Newshounds and marketers may still debate whether Google's Caffeine, which now delivers search results from updated sites within seconds, is fast enough. But it wasn't too long ago that it was acceptable for Google to update its index only once every 30 days.
It turns out that the attacks of September 11, 2001, marked a turning point in Google's progression toward offering near-real-time web updates with Caffeine, its latest web indexing system, which was introduced on Tuesday. The events spurred Google to focus more on immediacy.
On September 11, Google News didn't exist. The search giant - which at the time had only been around for three years - wasn't returning the latest news reports as they appeared online.
But immediately after the attacks, CNN.com and other news sites had trouble keeping up with demand. As Google was able to access those sites, it began posting cached versions of them because it had the bandwidth to support the visitors, said Matt Cutts, head of Google's web spam team. "Over the course of several hours, we had useful content where people couldn't otherwise get to it because other sites were down so much," he said.
Google would have taken down the cached sites if the original sites had requested it, he said.
Its experience of the demand after September 11, in part, led to the creation of Google News. It was also the impetus for a renewed focus on immediacy at the company, he said.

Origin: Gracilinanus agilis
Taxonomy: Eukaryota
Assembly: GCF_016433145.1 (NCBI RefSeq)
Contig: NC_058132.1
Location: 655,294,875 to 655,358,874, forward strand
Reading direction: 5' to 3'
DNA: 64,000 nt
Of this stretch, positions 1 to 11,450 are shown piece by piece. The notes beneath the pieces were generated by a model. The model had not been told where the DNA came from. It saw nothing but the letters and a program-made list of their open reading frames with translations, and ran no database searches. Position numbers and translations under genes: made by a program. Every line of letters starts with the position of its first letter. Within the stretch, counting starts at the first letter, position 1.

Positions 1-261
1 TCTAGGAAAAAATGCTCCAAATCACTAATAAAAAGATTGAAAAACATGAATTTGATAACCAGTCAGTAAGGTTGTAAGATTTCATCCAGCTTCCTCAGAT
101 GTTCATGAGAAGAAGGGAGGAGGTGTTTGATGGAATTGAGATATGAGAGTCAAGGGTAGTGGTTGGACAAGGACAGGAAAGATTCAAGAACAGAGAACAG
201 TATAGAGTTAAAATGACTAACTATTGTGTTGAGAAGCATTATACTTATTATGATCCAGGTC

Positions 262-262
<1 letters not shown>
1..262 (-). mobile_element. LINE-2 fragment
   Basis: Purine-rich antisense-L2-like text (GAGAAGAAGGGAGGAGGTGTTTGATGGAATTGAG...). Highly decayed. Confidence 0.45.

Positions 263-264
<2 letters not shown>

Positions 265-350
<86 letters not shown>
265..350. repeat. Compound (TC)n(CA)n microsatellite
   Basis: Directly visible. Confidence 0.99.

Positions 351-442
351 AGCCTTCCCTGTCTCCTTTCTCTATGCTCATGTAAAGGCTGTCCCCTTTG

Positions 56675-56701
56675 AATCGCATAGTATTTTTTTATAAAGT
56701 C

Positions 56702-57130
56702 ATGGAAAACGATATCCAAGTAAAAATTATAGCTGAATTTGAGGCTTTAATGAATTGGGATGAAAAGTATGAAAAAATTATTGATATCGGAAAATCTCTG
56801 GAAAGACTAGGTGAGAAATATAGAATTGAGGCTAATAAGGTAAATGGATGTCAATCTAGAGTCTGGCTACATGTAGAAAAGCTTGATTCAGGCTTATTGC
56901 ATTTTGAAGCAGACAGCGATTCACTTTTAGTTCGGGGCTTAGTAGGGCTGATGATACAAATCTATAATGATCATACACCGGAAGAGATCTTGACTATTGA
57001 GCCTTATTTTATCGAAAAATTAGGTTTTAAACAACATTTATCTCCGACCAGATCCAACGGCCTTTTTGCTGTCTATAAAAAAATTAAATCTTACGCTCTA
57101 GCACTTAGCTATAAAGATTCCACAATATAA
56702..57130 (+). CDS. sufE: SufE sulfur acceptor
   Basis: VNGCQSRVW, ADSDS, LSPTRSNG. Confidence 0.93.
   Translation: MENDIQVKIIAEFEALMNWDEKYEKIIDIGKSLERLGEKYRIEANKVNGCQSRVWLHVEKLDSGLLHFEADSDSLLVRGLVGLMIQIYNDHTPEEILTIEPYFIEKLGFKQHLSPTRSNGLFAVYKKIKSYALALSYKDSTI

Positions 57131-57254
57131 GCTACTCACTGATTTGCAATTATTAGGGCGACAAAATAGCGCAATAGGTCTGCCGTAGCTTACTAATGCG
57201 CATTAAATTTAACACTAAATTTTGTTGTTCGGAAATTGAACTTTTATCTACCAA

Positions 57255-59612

"That was a real wake-up call, where we said we have to pay a lot of attention to freshness. We knew that before, but we thought 30 days was pretty good," he said.
With Caffeine, as Google crawls the web, it immediately indexes the updated information. Google had been crawling a fraction of the web every night and then indexing the new information in a batch. Before that, Google was updating its index every 30 days, and initially it only did so every four months.
This week at Search Marketing Expo in Seattle, Google announced that Caffeine is now live. It's already apparent when Google is displaying immediate changes.
One blog decided to test it. After posting a story with an unusual word in the headline, I4U News found that the story appeared in just over a minute in Google search results.
Information included in Google searches that is indexed immediately using Caffeine will say that it was posted "seconds ago", Cutts said.
Not every change on every site will appear immediately, though. Google looks at factors such as page rank to determine which sites to crawl faster, Cutts said. It also checks news sites and blogs more often than other sites, he said.
Google is also beginning to take advantage of new tools to find out when sites are updated. Pubsubhubbub is an open-source tool that blogs are now using to essentially ping Google when their sites are updated. Google can then add the updated page to its index.